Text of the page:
I am a firm advocate of camera RAW as any regular reader of this column knows. However, there are a couple of in-camera settings intended for jpeg users that can assist you in getting the best possible information onto the sensor. Picture Style and Optimize Picture (Canon and Nikon respectively) are jpeg settings that allow the photographer to adjust the shooting style of the camera (it is even possible to create custom parameters in Nikon Capture or Canon DP Pro). These settings essentially adjust hue, saturation, contrast and sharpening of the final jpeg image. This is very different to the RAW image that supposedly does not have any adjustments added to the file (or if they are added are removable). The basic gist is that with jpeg what you see is what you get while with RAW we still have to use a post-production workflow to optimize the image.
The annoying thing about our LCD screens is that they show us the rendered jpeg, not the actual RAW file (the mind-numbingly expensive Leica S2 does show us the RAW file). This means that the image on the back of the LCD screen is often very different to the one which we see in Lightroom, Aperture or our editor of choice. If we use proprietary software the image is likely to look more akin to that on the LCD screen, but it might not be what we actually wanted (Capture NX2 and DP Pro use the embedded jpeg as the default settings for the opened RAW image). We then have to go back and neutralize certain parameters to get back to a base point from which we can effectively convert the image. Another downside to the LCD screen is that it actually has a smaller colour space than sRGB (and you thought that you were shooting in Adobe RGB). Basically, the LCD screen is not the place to look for image capture confirmation.
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Except we have to. The all-important histogram that we use to check exposure is also rendered from the jpeg, not from the RAW file. By tweaking the jpeg settings we can therefore get a histogram that is closer to the actual data recorded by the camera’s sensor.
The settings I have on my camera are Camera Neutral adjusted to Contrast -3, Saturation -1, Hue 0, Sharpness 3. Camera Neutral attempts to the get the image to an unprocessed (linear) representation of the image data. Landscape, Vivid, and even Standard all add a tone curve that increases contrast. Even portraiture mode plays with the tone curve somewhat, such that the actual tones that are being recorded may be hidden from us. From trial and error I have discovered that by reducing the contrast a touch more, as well as the saturation, I get a more linear response to the information and hence a more accurate histogram. This means I can squeeze that much more information onto the sensor without actually clipping my highlights.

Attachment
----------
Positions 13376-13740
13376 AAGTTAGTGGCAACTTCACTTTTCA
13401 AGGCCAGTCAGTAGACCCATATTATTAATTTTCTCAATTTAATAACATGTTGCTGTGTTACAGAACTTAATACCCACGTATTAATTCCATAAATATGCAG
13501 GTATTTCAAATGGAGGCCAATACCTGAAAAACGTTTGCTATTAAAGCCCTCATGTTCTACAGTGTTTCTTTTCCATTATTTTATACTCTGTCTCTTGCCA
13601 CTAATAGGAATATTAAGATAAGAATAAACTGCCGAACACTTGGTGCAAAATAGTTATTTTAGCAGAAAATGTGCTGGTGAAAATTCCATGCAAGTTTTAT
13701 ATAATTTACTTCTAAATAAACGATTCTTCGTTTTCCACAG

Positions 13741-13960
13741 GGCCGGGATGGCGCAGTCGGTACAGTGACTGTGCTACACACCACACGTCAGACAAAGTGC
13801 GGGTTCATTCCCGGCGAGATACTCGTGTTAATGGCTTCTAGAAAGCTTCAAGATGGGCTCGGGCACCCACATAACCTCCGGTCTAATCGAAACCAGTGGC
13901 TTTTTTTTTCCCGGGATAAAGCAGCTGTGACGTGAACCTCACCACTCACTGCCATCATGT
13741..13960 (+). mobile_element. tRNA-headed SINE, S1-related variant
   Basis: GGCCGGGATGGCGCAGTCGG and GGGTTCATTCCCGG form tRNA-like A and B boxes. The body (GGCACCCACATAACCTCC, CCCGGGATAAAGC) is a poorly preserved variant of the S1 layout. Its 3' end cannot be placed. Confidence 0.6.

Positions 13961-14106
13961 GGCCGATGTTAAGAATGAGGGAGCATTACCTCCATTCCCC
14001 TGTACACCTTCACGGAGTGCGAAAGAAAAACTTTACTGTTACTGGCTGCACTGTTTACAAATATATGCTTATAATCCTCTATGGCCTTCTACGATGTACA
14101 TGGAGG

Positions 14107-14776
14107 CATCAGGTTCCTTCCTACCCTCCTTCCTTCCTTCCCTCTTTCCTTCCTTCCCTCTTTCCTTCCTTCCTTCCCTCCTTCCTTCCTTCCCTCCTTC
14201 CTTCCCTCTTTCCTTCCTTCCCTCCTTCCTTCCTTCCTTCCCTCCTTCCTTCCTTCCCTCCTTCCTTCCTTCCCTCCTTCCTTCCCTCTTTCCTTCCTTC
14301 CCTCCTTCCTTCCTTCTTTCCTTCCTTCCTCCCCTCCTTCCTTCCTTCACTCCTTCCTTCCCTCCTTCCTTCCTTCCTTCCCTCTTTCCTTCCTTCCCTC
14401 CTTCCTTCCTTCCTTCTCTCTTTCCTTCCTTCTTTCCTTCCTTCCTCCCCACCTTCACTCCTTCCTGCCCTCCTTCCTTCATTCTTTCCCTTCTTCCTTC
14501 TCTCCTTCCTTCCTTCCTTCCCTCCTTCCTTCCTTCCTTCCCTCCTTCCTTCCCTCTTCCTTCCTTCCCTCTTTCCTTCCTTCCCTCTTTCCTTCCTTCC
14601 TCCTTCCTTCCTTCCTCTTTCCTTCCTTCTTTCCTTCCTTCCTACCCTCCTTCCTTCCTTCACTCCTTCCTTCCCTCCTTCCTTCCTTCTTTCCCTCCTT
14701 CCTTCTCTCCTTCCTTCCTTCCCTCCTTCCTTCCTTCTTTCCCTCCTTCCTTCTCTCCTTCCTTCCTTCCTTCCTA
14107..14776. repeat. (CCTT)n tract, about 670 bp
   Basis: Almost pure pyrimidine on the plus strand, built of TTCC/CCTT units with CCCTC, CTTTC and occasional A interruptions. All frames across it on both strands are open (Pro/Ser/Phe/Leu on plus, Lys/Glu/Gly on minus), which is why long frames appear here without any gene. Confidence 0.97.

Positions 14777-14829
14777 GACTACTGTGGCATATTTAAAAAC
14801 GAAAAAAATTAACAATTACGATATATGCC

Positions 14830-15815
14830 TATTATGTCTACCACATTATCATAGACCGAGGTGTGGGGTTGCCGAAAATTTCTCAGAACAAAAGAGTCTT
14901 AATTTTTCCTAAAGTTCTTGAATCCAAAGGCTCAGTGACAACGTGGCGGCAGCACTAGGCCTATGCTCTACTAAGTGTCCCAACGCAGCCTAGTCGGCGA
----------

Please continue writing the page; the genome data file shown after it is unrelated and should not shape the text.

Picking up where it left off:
Purists of the histogram and the ‘Exposing to the right’ approach will holler that white balance is also affecting my histogram and that I should be using UNI White Balance to get an even more accurate histogram depiction of my exposure, and they would be correct. I have tried UNI White Balance and it did indeed work, but it also increased the time I sat behind the computer…substantially. I don’t take photographs so that I can spend my days staring at a screen. So I abandoned that approach and started using daylight WB as a default and playing with it from there according to the look of the image that I am aiming for.
There are two schools of thought when it comes to the sharpening parameter. Remove it completely or add sharpening for viewing confirmation. I personally used to set my sharpening to zero, but have been increasingly leaning toward the idea of adding sharpening to the image as the second school of thought suggests. The reasoning is that the image ultimately needs to be sharpened in post anyway. We are shooting RAW so the sharpening is not actually applied to the image, only to the embedded jpeg. Since the anti-alias filter is actually softening detail, we should use a touch of sharpening so that we can see if the image is actually sharp and in focus – or so the theory goes. The jury is still out for me on this one, but I have to admit that I have gotten used to knowing when an image is sharply focused or not, despite the fact that the LCD screen is going to look slightly out of focus. Again, it comes to a working familiarity of the camera.
The last setting should actually be taken as a default setting regardless of how you are shooting and that is the colour space. By default most camera manufacturers set the colour space to sRGB. They do this as most people who buy cameras are amateurs who are never going to do any post-production. Most users simply download the images as is from the camera and view them using the picture viewing software built into their home computers. These home computers have a monitor colour space that is close to sRGB (if not actually designed around sRGB). The problem is that sRGB has a smaller colour space than Adobe RGB, the industry standard. So if you are doing anything in the way of post-production or printing greater than postcard size, then you need to set the camera to Adobe RGB. It doesn’t increase the physical size of the image data, but it does give you more information for colour reproduction.
Setting jpeg settings is therefore an easy way to neutralize the camera’s tonal and colour response so that we can more effectively expose our images. It also allows us to work on a neutral image from the start during post-production, which leads to a more efficient workflow. So, playing with settings can save hours of time in the long run.
(From the May 2012 Photo Writing)